Kevin Hart attempts apology, laments ‘bullish’ LGBT community
Comedian Kevin Hart has once again addressed his past homophobic jokes, attempting to apologise to the LGBT community during his radio show Straight from the Hart—but ended up unravelling in a rant.
Hart advertised the radio show’s episode in a few posts on Twitter and Instagram on January 7, promising he’d be “talking about everything” later that evening.
The actor and comedian withdrew from hosting the Oscars in December after receiving criticism for past homophobic jokes made between 2009 and 2012 on social media and as part of his stand-up routine.
“I sincerely apologize to the LGBTQ community for my insensitive words from my past,” he wrote in a tweet explaining his decision.
TV host Ellen DeGeneres, who was recently named the most admired LGBT+ person in the US, took his side, inviting him on her show last week to convince him, Americans and the Oscars committee that Hart should still fulfil his dream of hosting the awards ceremony.
“Kevin Hart apologises for his remarks that hurt members of the LGBTQ community. I apologise. I am now moving on from this because I’m just hoping the apology is accepted.”
— Kevin Hart
Various commentators, including CNN host Don Lemon, disagreed with Hart and DeGeneres’ assertion that he had adequately apologised for his past remarks. A Vulture investigation published on January 4 found several instances of Hart addressing the criticism he has received for the homophobic jokes throughout the years, but no clear apology until the moment he acknowledged he was “wrong” in making those jokes during his chat with DeGeneres.
“For Hart to couch his statements with insistence that his apologies already happened long ago in some easily Googled article or clip—and more, for DeGeneres to perpetuate that claim—shows that Hart has no intention of truly owning up to, and evolving from, his past mistakes,” the Vulture article read.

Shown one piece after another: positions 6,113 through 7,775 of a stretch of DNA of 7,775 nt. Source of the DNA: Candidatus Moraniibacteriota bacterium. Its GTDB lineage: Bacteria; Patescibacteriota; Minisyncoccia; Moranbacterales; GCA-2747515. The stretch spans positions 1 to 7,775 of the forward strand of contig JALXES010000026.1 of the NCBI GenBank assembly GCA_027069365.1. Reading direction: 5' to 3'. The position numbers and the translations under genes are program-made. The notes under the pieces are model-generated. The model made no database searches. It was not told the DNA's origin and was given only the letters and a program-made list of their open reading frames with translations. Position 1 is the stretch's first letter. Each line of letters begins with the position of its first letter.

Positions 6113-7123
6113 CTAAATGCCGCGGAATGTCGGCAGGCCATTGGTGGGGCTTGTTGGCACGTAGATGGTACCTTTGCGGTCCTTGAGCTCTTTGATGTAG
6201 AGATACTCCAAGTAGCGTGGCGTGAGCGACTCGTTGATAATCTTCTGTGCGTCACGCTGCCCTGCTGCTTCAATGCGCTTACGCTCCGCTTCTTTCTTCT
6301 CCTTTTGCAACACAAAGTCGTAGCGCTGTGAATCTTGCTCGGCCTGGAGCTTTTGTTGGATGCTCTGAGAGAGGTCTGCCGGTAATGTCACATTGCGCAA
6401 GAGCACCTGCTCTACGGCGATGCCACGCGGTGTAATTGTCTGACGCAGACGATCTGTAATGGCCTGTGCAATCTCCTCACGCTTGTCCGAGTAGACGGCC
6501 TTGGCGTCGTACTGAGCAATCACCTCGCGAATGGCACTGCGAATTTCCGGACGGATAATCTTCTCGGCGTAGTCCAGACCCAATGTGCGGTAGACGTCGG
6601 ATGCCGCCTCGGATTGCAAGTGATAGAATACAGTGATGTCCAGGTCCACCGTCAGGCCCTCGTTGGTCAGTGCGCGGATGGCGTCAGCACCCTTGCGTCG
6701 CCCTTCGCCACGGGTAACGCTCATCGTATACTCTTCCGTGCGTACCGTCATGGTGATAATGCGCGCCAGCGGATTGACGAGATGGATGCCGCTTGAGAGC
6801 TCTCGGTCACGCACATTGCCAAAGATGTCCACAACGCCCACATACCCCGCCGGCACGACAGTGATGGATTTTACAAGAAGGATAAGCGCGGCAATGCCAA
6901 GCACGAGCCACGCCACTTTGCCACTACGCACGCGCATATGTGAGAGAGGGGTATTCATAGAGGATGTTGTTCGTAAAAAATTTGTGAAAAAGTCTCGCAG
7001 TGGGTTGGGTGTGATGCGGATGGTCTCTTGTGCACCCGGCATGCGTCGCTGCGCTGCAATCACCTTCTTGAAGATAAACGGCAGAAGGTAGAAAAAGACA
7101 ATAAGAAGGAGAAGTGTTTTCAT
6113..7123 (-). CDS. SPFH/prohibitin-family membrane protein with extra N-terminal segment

Kevin Hart explains homophobic joke
It took about 15 minutes into the hour-long episode, titled “Oscars controversy and gifts,” for Hart to introduce the main topic of discussion. He said he revised one of the jokes scrutinised for its homophobic content—the one from his 2010 stand up Seriously Funny.
Hart, who is accompanied on the show by his comedy crew Plastic Cup Boyz, argues that no one remembers the beginning of the joke, and they only focus the part where he tells his son to stop being gay.
He recited the beginning of the joke: “‘I want to say that I have no problem with gay people. I don’t have a homophobic bone in my body. I want you to be happy, be gay, be happy.’ And then I say as a heterosexual male, if I can do something to stop my son … that’s where the joke starts!”
He continued: “The only clip that I have seen all over the media is the one where I go, ‘Stop! That’s gay.’
The comedian failed to mention he repeated a version of that joke in a tweet dated 2011 that has since disappeared from his timeline (“Yo if my son comes home & try’s 2 play with my daughters doll house I’m going 2 break it over his head & say n my voice ‘stop that’s gay'”), instead switching to the topic of his previous handling of the criticism.
He said: “There’s the other part, right. Like, I really had to dive into the whole thing. Even the tweets. If you noticed, I didn’t even explain. I just apologised. I understand why people are hurt, I understand what these words mean, I’m sorry. I said it again. I wrote it. I said it. I know I did.
“These weren’t words that I said to gay individuals. I didn’t say these words to people, at the time, this was our dumb asses on Twitter going back and forth with each other.”